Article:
The Sacramento Choral Calendar
Sacramento Gay Men's Chorus
ExtraABBAganza! - June 8, 2013
by Dick Frantzreb
The title of this show was chosen to make one think of the word “extravaganza” – and it was all that. And people were ready for something big from the start. The Crest Theater wasn’t quite full – after all it has over 900 seats – but the large crowd was definitely in a festive mood. And the excitement grew when the announcement came that the performance would be delayed 10 minutes to clear the line at the box office. Meanwhile, people circulated throughout the theater selling light sticks for a dollar and flashing pins for $5, and I’d say at least one-third of the audience was sporting glow sticks around their neck or as a halo on their head.
The stage was dominated by an enormous representation of the familiar “ABBA” logo (with the first B reversed). It was suspended well above the risers and flanked by thin metallic towers with spotlights on top that occasionally were used to move like the spotlights so common at rock concerts. The word “ABBA” itself was embedded with LEDs that allowed its color to change for different numbers or continuously, as it did during intermission. It was the focal point of the stage and was practically mesmeric. The logo was flanked by a screen that had changing color washes to fit the mood of each song.
When the lights went down, a cheer went up from the crowd: there was a lot of support in the audience for SGMC, and clearly this was a much-anticipated event. Into the spotlight came Sacramento lawyer Gerald Filice, acting as Emperor 40 of the Court of The Great Northwest Imperial Empire (and appropriately attired), and drag queen Felicity Diamond. They introduced the program with necessary notices and some humorous patter, and while they were speaking chorus members entered dressed in dark pants and long-sleeve shirts of a single bright color, with a number of different colors represented.
The show began with a soloist singing the familiar “Take a Chance on Me.” Looking ahead on the program, I could see that the concert consisted exclusively of the music of ABBA, all arranged by Seattle-based composer David Maddux. As I listened to one song after another, it seemed to me that his arrangements captured the spirit and energy of the ABBA music, and most importantly for this occasion, they allowed for the extensive choreography that was part of nearly every number.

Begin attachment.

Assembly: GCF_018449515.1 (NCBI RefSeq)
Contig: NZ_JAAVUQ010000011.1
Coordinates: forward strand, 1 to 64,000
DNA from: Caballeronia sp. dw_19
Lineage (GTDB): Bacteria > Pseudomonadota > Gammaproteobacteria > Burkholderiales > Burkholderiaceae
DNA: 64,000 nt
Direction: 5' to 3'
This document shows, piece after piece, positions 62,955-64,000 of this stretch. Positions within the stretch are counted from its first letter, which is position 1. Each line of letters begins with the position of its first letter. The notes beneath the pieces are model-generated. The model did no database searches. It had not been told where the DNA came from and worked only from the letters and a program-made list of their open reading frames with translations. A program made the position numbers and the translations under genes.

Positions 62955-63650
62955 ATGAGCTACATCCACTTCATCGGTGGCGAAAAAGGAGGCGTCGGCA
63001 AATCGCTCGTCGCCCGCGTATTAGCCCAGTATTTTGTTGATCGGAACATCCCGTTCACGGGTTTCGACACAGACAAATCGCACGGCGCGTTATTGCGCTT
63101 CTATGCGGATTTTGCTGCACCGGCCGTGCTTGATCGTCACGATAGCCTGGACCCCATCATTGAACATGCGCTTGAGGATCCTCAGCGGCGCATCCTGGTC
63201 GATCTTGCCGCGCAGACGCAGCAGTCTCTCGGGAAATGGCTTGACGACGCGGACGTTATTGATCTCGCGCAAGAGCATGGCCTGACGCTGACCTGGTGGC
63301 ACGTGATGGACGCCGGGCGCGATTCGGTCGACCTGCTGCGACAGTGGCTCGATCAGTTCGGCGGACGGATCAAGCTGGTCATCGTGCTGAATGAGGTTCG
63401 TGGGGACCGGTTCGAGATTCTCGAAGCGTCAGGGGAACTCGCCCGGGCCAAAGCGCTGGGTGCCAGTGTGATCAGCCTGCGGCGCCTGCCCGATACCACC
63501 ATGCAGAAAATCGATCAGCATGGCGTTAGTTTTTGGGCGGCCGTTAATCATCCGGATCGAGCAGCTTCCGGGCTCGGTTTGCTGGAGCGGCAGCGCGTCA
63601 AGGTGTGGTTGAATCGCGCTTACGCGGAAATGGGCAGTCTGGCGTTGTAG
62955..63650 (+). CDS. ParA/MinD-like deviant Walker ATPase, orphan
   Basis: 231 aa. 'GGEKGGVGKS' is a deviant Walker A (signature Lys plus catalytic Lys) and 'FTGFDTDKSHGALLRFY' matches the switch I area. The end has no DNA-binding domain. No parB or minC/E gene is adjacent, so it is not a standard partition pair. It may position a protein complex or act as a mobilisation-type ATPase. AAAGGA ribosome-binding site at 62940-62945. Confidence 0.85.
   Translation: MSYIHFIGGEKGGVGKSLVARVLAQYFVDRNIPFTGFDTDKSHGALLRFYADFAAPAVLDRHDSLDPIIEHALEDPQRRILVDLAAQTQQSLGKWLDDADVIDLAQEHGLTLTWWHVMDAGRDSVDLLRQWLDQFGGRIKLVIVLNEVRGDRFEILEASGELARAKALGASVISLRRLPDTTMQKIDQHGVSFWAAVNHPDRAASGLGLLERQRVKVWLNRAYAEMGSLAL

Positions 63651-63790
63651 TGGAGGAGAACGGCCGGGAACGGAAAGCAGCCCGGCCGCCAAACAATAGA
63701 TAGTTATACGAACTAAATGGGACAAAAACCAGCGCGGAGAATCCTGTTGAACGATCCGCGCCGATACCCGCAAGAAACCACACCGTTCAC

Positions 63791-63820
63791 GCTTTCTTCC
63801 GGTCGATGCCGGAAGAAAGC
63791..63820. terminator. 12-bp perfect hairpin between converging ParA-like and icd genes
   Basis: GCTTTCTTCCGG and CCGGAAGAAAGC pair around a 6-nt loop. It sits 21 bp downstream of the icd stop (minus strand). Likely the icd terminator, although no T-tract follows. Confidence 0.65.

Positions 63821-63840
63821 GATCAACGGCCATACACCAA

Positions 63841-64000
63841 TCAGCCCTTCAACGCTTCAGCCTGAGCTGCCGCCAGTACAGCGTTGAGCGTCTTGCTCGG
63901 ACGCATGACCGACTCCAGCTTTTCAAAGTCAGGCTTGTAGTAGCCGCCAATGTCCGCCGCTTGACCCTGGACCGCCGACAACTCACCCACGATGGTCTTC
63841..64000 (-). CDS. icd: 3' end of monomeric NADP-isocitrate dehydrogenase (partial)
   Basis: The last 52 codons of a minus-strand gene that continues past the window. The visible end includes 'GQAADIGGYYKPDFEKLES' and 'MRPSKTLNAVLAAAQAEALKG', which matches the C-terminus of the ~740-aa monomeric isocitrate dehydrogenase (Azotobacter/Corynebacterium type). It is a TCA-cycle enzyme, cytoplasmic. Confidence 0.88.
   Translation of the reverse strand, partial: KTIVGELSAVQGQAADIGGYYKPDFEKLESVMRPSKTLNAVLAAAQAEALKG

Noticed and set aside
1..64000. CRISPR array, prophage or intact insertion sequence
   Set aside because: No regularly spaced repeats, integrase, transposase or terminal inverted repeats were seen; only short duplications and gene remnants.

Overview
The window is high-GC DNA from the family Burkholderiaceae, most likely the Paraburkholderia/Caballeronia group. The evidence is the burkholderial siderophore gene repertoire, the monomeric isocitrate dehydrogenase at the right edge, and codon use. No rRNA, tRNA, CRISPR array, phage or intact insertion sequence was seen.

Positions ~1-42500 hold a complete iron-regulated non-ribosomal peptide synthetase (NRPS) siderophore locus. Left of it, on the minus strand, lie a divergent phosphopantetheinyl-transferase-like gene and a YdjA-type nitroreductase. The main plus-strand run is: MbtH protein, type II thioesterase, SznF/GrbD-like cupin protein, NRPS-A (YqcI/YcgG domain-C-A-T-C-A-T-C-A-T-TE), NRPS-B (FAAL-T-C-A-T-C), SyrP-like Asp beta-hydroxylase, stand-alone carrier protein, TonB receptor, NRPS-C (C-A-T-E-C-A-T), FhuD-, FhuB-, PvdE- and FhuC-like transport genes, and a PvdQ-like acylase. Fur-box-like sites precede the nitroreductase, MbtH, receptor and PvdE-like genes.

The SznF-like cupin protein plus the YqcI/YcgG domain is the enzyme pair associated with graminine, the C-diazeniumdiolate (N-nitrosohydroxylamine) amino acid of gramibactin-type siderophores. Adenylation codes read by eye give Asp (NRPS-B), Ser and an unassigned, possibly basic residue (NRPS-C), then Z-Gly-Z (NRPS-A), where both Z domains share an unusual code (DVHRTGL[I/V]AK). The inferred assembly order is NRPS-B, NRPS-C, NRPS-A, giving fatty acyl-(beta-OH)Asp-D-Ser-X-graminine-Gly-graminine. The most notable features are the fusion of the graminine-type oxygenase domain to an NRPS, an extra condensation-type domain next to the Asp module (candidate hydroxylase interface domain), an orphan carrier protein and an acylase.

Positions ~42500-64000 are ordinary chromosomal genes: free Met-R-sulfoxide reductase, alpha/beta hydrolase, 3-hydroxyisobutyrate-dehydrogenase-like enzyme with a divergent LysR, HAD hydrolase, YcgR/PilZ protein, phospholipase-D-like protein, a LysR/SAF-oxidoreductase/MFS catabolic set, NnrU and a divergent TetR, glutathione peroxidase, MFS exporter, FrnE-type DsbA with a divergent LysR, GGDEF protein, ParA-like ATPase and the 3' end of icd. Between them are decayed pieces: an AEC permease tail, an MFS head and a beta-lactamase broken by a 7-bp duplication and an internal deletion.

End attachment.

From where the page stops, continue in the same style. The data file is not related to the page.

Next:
(Click here to open the program in a new window.)
The first half of the program featured lengthy solos in almost every song. The soloists were of mixed quality, though most were quite good, with an occasional flash of real showmanship and occasionally a truly remarkable voice. But the emphasis on soloists necessarily minimized the role of the chorus, and I found myself disappointed that so much of the choral singing was essentially in the background. Worse than that was my feeling that the chorus was overpowered by the soloists (who were on mic) and by the recorded track (used for every song but one). Sure, I was sitting at the back of the theater, but there were many times when I could hardly make out the sound of the chorus. It was easy to understand why this was so. The Crest Theater is very deep, such that the back rows are far from the stage. And its eye-popping art deco interior was not made for acoustic performances – no shell, or other acoustically enhancing features. And then the risers from which the chorus sang were far upstage (because so much was happening downstage). From my perspective, it would have made the experience much more interesting musically to give the chorus a fighting chance to be heard along with the soloists and sound track by having them on microphones, as well. Those sitting in the first 15 rows probably had a much different experience than the rest of us: they no doubt heard sounds in better balance, getting them mostly from the stage. Those of us in the cheap seats had to settle for what came through the speakers.